games have not only impacted on the emotional feelings and thinking of these little ones but has created a behavioural pattern that deeply influences their actions in the real world, especially in their relationship with peers. Parents please censor the games they play!!. As adults, we are not even free. We have experienced and seen so much pains and suffering in the world. And worst still, the movies we watch daily have also impacted so much negative influence on our psyche making us believe and think that whoever does wrong must duely be punished, what I call an ideology that unhpolds: ” our enemies must surely suffer for hurting us, evil people must die, they deserve no mercy” . As Christians, we have the responsibility to condemn and not to condone evil. Those who perpetrate evil against others must receive a just recompense for their actions, that is why the human law exists; the law ensures justice and justice here means that people are not punished beyond the limits of what is reasonably just for a particular offence committed. Jungle justice which is becoming the order of the day especially in many developing nations of the world where the rule of law is not respected, represents the unfortunate and monstrous spirit of vengeance taking flesh in human culture. Christians must condemn any form of jungle justice and distance themselves from it. Do not revenge for vengeance is God’s (cf. Rm 12:19) As Christians, we must not take laws into our hands. We have to show love even to those who have done wrong; ensuring that they are giving another opportunity to repay the harm done and not to face capital punishment. “We must develop and maintain the capacity to forgive. He who is devoid of the power to forgive is devoid of the power to love. There is some good in the worst of us and some evil in the best of us. When we discover this, we are less prone to hate our enemies.” -Marthin Luther King Jr.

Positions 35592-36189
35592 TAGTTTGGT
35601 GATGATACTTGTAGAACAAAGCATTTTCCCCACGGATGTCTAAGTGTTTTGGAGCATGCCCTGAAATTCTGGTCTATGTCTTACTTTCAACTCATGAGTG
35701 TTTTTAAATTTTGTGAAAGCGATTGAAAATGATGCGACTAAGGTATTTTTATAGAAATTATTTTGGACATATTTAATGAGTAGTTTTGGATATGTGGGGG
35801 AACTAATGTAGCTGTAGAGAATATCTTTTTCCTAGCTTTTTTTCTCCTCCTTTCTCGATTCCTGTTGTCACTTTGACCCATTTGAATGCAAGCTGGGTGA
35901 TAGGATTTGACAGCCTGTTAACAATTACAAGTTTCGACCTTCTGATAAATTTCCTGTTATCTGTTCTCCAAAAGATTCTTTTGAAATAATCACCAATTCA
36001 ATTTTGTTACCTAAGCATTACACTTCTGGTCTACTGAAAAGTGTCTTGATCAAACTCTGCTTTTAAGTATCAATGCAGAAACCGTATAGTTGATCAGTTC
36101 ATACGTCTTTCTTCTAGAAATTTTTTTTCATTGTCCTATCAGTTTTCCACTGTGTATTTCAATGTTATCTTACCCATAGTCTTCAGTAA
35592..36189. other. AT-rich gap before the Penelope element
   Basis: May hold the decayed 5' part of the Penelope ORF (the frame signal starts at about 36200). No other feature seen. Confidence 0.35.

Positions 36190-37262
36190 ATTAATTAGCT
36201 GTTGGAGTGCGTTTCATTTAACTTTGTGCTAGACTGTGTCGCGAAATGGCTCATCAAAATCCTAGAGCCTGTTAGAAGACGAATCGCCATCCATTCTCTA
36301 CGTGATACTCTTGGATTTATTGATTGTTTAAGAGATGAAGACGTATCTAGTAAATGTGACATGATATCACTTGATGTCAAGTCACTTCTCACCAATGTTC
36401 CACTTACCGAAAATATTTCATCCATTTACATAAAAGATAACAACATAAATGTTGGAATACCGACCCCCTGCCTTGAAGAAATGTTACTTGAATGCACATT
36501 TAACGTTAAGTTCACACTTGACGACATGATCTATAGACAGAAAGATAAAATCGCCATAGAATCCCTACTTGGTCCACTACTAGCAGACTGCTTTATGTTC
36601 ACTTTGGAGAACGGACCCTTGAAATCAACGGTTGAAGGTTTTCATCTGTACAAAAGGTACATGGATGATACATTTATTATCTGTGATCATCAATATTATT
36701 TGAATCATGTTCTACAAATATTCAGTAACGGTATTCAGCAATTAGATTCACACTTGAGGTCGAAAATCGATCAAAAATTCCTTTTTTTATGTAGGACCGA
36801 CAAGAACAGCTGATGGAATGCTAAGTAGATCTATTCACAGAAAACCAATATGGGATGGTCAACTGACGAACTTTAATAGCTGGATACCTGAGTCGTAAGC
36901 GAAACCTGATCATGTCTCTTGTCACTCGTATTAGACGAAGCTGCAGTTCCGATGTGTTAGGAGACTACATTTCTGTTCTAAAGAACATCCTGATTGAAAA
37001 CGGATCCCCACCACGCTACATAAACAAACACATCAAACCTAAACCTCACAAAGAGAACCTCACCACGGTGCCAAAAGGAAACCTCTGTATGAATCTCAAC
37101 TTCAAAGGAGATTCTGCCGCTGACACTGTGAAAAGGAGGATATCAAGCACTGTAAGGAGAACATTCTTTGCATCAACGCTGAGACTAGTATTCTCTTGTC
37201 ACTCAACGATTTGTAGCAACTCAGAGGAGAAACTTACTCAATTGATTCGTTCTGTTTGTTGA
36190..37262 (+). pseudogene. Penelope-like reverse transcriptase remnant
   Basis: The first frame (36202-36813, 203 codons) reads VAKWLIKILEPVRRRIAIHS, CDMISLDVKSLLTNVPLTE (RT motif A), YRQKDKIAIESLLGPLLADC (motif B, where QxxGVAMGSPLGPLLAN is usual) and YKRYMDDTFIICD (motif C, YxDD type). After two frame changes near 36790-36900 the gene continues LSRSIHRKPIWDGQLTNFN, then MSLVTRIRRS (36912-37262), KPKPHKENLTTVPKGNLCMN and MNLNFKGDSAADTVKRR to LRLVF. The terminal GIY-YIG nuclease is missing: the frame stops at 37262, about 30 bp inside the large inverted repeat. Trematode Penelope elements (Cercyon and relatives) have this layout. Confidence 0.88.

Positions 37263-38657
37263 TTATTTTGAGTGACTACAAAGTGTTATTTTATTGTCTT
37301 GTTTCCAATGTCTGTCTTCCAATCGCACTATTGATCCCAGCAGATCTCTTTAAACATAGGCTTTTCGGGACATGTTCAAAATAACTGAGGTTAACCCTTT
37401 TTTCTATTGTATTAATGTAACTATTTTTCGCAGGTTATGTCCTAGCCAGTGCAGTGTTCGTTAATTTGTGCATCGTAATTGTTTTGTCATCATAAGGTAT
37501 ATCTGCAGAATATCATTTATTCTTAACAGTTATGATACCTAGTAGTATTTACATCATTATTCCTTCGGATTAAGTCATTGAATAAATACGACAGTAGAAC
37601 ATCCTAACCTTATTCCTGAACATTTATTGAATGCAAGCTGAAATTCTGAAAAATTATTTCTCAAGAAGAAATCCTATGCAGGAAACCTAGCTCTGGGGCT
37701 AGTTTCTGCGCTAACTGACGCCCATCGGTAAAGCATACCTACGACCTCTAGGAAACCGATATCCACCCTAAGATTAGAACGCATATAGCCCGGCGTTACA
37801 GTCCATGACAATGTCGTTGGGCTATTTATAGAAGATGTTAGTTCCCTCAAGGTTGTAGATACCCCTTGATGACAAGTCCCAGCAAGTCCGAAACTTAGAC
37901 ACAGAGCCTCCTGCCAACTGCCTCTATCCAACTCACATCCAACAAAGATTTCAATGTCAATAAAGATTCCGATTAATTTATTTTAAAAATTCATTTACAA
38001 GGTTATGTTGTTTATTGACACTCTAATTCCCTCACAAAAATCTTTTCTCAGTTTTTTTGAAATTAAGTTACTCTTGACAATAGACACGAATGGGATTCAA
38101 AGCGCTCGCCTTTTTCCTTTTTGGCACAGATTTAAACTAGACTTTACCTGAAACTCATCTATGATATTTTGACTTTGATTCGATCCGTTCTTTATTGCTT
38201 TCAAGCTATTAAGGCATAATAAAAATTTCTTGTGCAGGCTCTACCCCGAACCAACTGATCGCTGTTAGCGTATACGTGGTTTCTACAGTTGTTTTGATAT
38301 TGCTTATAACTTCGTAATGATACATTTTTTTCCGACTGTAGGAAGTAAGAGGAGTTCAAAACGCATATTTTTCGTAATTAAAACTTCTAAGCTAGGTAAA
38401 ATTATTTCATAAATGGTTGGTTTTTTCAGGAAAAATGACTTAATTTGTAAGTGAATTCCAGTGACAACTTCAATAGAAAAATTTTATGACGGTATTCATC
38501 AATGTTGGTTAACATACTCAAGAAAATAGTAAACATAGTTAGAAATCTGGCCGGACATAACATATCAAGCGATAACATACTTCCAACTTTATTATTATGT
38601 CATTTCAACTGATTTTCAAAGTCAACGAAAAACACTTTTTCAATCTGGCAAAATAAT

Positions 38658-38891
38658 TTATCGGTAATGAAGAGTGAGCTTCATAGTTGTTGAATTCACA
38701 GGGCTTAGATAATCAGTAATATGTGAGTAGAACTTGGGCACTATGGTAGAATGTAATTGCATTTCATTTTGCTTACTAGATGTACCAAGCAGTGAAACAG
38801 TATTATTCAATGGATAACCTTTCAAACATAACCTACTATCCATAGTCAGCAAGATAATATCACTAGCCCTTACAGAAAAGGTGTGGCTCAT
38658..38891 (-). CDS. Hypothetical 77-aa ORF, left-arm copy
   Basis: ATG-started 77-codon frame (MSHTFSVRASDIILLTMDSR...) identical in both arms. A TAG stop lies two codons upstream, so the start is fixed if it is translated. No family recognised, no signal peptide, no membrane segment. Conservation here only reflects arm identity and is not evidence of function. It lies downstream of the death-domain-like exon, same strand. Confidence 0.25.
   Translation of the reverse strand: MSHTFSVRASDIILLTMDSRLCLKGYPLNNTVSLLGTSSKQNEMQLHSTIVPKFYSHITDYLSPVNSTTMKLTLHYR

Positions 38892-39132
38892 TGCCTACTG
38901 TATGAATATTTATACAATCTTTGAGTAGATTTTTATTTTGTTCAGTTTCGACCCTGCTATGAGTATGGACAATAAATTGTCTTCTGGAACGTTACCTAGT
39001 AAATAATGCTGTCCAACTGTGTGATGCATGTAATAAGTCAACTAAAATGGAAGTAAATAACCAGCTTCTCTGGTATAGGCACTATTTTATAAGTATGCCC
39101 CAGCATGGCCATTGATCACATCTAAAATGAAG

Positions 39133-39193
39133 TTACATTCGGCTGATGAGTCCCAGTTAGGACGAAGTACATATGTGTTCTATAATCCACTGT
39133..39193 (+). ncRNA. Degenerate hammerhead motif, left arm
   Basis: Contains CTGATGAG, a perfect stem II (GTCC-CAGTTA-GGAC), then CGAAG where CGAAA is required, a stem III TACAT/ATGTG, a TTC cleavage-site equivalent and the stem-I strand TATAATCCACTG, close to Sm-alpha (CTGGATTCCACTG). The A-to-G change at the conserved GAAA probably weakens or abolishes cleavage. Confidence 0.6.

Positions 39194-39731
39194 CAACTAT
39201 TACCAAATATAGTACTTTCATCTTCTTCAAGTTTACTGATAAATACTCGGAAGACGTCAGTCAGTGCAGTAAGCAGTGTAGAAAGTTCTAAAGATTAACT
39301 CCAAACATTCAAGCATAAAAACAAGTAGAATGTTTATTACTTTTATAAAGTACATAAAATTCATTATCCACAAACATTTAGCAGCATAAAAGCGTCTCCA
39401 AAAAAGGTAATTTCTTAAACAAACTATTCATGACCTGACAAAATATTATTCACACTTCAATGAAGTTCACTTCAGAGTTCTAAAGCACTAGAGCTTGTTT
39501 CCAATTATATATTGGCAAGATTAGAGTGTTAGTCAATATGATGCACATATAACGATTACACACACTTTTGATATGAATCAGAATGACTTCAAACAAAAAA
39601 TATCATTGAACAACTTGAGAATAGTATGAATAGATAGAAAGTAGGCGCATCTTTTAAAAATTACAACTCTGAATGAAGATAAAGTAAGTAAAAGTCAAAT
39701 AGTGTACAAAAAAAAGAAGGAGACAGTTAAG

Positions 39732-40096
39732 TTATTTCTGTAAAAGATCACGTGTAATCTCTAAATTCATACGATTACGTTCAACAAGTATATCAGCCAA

It is your choice to forgive those who hurt you badly. You can in the spirit of the gospel remember we are all sinners and therefore should not be too fast in judging or condenming others ( taking them to court or handing them over to Police) there are issues that can best be handled and settled amicably out of court or without the Police. Do not forget , ” for the measure with which you measure will in return be measured out to you.”